Then their parents’ marriage falls apart. Their father’s new black girlfriend won’t even look at Birdie, while their mother gives her life over to the Movement: at night the sisters watch mysterious men arrive with bundles shaped like rifles.
One night Birdie watches her father and his girlfriend drive away with Cole—they have gone to Brazil, she will later learn, where her father hopes for a racial equality he will never find in the States. The next morning—in the belief that the Feds are after them—Birdie and her mother leave everything behind: their house and possessions, their friends, and—most disturbing of all—their identity. Passing as the daughter and wife of a deceased Jewish professor, Birdie and her mother finally make their home in New Hampshire. Desperate to find Cole, yet afraid of betraying her mother and herself to some unknown danger, Birdie must learn to navigate the white world—so that when she sets off in search of her sister, she is ready for what she will find. At once a powerful coming-of-age story and a groundbreaking work on identity and race in America, “Caucasia deserves to be read all over” (Glamour).
“The visual conundrums woven through Danzy Senna’s remarkable first novel [will] cling to your memory. There’s Birdie, who takes after her mother’s white, New England side of the family—light skin, straight hair. There’s her big sister, Cole, who takes after her father, a radical black intellectual. It’s the early seventies, and black-power politics divide their parents, who divide the sisters; Cole disappears with their father, and Birdie goes underground with their mother…Senna tells this coming-of-age tale with impressive beauty and power.”—Newsweek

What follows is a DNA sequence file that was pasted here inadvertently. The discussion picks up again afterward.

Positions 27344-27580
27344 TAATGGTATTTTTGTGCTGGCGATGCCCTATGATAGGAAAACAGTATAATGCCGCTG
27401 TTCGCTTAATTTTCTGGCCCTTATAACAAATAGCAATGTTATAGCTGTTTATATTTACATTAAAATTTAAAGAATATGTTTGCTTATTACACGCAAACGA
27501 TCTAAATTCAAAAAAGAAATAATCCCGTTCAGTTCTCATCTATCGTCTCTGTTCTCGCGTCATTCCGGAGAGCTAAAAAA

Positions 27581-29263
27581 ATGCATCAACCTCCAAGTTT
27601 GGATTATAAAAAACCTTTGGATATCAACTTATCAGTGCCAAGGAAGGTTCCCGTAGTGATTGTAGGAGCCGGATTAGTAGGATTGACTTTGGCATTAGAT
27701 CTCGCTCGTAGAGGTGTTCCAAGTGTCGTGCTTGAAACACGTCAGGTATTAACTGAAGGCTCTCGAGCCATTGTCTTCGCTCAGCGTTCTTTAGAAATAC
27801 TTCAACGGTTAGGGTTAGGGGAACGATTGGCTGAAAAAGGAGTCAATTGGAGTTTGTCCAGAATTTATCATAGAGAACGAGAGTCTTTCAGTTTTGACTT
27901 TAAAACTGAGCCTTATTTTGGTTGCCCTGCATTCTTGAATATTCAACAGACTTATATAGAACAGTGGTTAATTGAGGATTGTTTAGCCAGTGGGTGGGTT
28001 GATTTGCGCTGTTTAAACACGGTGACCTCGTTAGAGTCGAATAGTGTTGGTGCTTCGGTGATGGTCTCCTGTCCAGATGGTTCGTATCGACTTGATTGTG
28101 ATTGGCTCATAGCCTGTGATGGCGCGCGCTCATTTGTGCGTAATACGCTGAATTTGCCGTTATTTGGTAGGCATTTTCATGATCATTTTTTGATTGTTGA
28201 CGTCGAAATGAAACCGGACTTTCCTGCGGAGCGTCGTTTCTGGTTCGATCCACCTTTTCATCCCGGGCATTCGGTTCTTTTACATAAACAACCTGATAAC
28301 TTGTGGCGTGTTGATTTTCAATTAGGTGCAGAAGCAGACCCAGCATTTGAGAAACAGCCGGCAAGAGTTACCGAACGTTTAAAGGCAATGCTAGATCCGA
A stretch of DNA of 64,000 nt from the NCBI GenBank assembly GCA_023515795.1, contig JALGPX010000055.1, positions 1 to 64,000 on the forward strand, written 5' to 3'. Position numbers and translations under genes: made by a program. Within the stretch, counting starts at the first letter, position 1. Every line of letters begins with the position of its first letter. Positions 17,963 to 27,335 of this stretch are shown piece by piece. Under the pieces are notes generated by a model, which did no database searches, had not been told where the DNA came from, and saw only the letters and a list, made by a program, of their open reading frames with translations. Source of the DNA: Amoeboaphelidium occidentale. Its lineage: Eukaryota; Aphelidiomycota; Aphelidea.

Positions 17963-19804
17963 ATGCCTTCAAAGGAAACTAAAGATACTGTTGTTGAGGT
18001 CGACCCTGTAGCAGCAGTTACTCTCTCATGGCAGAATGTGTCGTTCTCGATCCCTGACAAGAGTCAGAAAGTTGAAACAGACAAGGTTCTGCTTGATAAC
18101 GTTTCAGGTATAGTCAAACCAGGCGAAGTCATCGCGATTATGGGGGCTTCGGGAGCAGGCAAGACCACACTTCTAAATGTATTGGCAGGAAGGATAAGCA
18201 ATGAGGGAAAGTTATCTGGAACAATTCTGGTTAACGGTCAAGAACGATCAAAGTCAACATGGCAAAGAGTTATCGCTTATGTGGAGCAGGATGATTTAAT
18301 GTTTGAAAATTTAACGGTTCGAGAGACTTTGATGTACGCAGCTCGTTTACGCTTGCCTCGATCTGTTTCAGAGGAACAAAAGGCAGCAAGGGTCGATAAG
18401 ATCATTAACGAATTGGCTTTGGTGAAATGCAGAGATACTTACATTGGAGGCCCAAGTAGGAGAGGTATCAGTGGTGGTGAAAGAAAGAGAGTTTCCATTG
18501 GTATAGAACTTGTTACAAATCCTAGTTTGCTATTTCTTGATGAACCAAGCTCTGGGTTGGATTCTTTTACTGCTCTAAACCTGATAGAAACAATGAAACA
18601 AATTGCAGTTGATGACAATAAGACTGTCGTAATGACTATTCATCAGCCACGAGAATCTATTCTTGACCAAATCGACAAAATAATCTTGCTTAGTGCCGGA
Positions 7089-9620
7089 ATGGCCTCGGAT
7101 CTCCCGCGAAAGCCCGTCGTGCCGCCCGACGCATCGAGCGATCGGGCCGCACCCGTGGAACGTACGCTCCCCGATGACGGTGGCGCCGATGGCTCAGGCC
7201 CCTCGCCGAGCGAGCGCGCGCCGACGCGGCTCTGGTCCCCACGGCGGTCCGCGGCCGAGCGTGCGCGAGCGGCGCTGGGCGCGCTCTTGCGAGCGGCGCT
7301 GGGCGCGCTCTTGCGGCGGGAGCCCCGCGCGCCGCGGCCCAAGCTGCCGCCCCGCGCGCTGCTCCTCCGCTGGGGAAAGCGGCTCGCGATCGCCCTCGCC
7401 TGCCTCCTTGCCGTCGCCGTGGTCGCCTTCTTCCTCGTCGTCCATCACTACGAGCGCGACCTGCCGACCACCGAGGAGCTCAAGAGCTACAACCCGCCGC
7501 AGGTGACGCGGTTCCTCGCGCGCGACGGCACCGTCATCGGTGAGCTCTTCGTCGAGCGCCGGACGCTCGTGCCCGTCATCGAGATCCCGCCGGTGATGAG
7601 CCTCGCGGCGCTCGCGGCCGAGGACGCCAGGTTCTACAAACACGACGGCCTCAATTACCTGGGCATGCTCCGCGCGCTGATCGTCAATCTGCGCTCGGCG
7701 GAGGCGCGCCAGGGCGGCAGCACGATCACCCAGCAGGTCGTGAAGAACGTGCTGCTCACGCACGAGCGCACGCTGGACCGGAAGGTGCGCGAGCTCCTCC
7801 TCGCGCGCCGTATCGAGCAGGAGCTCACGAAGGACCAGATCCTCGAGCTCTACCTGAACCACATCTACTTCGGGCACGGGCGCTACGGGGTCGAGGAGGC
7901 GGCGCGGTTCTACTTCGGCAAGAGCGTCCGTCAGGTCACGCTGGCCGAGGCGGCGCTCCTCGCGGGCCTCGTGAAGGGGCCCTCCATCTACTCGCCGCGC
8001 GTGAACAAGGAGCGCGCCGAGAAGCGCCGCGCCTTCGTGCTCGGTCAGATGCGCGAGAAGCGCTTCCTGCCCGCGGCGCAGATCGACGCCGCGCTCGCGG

“[An] absorbing debut novel…Senna superbly illustrates the emotional toll that politics and race take on one especially gutsy young girl’s development as she makes her way through the parallel limbos between black and white and between girl and young woman…Senna gives new meaning to the twin universal desires for a lost childhood and a new adult self by recounting Birdie’s struggle to become someone when she can look and act like anyone.”—The New York Times Book Review
”Extraordinary…A cross between Mona Simpson’s Anywhere But Here and James McBride’s The Color of Water, this story of a young girl’s struggle—to find her family, her roots, her identity—transcends race even while examining it. A compelling look at being black and being white, Caucasia deserves to be read all over.”—Glamour
“Brilliant…a finely nuanced story that explores the matter of race through the eyes and heart of another white black girl.”—Ms.
”Senna brings an accomplished voice to this vivid coming-of-age tale, offering images sweet and sorrowful of a child caught on the fault line between races.”—USA Today